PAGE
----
Protein yields approximately 4 calories per gram, which is the same energy concentration as carbohydrate. The recommended level of protein intake for the general population is 12 to 15% of total daily calories. Therefore, someone consuming 2,000 calories per day has an energy equivalent of 240 to 300 calories (60 to 75 grams) of protein per day. Most non-athletes do well with 0.8 grams of protein per kg of body weight. Using this guideline, a 75kg non-athlete has a protein requirement of 60g per day. On a per kilogram basis, athletes have a higher protein requirement because of a greater lean muscle mass, a greater need for tissue repair, and because a small amount of protein is burned during physical activity. This increases the protein requirement for athletes to approximately double that of non-athletes (1.2 to 1.7 grams per kilogram). Therefore, a 75kg athlete has a protein requirement of 120 grams per day (480 calories). Although 120 grams of daily protein may seem high, it represents a relatively small proportion of total daily calories.
Athletes Need More
Athletes require a higher protein intake than non-athletes for a number of reasons:
- Amino acids from protein contribute 5 to 15% of the fuel burned during exercise. The amount of protein used for energy rises as muscle glycogen decreases. It is generally thought that endurance exercise is more glycogen depleting than power exercise, so endurance activities are likely to cause a higher proportionate usage of protein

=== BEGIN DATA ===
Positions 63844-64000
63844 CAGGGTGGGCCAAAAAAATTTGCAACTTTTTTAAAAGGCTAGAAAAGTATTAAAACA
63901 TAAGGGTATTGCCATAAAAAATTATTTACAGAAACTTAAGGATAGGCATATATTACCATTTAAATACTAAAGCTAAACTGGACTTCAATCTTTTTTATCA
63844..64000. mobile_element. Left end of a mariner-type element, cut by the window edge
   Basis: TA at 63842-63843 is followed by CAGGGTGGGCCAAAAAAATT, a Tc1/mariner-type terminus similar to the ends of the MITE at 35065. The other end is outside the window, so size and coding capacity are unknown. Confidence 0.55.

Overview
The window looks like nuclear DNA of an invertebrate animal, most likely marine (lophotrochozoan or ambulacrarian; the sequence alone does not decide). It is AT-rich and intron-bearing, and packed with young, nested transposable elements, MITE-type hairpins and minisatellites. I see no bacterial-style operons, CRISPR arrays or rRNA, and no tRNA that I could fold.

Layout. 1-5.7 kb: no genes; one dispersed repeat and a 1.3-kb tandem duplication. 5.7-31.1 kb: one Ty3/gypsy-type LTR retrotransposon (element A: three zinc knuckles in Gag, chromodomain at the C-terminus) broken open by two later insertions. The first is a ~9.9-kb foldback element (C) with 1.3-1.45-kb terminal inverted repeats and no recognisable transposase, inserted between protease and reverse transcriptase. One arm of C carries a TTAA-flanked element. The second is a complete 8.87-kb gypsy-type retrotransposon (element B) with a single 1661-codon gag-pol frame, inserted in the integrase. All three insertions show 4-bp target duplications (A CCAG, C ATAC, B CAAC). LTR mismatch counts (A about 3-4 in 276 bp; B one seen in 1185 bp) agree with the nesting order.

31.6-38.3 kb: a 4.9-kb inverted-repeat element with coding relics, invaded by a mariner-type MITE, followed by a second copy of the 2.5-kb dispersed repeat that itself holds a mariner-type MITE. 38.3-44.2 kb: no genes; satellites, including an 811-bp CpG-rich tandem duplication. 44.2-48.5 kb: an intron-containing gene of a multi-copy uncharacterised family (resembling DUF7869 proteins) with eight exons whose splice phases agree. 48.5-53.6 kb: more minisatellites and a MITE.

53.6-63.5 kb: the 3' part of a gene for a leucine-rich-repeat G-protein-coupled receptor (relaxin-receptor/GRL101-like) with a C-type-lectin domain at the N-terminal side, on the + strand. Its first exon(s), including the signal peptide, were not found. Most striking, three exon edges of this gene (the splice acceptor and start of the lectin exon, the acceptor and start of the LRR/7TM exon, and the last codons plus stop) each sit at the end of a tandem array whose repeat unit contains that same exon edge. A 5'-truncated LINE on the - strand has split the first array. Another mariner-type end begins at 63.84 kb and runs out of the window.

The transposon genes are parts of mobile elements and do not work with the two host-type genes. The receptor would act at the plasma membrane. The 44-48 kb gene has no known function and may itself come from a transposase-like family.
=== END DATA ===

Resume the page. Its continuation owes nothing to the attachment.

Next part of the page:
- Exercise may cause muscle damage, which increases protein requirement to repair tissue
- Endurance exercise may cause a small amount of protein to be lost in the urine (where there is typically none or very little without exercise).
Although most athletes have no difficulty consuming sufficient protein, the following athletes should monitor protein intake because it may be difficult for them to get enough:
- Young athletes who have the combined demands of muscular work and growth
- Athletes who are restricting food intake to achieve a desirable weight
- Vegetarian athletes who do not eat meat, fish, eggs, or dairy products
- Athletes who restrict food intake for religious or cultural reasons.
Source: Advanced Sports Nutrition